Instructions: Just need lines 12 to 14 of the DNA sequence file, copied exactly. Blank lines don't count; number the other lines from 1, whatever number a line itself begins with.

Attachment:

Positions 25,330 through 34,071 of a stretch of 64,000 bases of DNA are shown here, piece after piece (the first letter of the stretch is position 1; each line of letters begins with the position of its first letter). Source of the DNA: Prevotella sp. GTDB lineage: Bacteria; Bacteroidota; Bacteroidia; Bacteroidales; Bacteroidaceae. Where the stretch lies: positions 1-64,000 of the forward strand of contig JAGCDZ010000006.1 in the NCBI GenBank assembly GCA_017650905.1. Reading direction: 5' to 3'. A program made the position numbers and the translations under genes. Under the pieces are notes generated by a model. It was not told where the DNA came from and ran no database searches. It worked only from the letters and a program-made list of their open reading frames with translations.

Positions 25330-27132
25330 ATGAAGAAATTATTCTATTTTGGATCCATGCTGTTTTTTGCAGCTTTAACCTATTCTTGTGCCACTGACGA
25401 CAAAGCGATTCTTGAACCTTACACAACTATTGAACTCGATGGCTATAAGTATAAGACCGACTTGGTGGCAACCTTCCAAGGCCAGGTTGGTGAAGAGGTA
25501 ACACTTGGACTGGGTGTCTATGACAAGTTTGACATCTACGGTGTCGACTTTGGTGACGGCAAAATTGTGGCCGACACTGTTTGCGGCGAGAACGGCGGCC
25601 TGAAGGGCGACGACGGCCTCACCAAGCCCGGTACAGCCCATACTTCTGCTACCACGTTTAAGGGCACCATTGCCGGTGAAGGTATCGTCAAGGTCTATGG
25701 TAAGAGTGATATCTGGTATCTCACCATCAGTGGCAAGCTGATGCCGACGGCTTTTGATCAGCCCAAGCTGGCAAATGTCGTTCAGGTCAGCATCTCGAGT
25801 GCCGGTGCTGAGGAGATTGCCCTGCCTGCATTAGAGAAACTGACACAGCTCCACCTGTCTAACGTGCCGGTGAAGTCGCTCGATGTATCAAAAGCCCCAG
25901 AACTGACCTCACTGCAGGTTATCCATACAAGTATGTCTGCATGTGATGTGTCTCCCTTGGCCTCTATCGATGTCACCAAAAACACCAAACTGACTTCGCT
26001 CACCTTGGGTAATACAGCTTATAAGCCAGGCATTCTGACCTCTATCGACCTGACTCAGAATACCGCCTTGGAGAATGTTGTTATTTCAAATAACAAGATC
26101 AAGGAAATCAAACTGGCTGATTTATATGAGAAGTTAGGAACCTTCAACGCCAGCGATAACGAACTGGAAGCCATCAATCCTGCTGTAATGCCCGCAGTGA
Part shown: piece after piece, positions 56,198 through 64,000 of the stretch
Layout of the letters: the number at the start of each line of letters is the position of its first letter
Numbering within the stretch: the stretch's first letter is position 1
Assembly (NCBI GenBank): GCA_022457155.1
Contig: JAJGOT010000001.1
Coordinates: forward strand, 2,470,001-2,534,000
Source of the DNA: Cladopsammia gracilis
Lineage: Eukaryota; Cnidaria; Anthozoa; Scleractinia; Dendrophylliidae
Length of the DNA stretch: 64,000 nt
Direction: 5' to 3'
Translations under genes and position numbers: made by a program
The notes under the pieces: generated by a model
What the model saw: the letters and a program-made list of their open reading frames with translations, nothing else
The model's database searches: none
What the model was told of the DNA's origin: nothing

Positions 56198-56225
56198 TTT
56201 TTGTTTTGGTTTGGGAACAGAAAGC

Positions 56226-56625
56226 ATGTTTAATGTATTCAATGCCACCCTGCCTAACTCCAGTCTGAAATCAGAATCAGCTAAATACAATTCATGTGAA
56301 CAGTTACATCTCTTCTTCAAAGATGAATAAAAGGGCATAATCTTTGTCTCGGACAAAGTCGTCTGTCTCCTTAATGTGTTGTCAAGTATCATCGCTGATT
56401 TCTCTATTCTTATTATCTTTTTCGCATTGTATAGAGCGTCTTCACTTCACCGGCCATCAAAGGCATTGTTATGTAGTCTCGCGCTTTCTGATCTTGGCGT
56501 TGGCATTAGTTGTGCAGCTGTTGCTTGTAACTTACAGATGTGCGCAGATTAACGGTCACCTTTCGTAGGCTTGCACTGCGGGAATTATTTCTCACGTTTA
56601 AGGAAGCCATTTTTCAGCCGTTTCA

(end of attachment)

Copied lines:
Part shown: piece after piece, positions 56,198 through 64,000 of the stretch
Layout of the letters: the number at the start of each line of letters is the position of its first letter
Numbering within the stretch: the stretch's first letter is position 1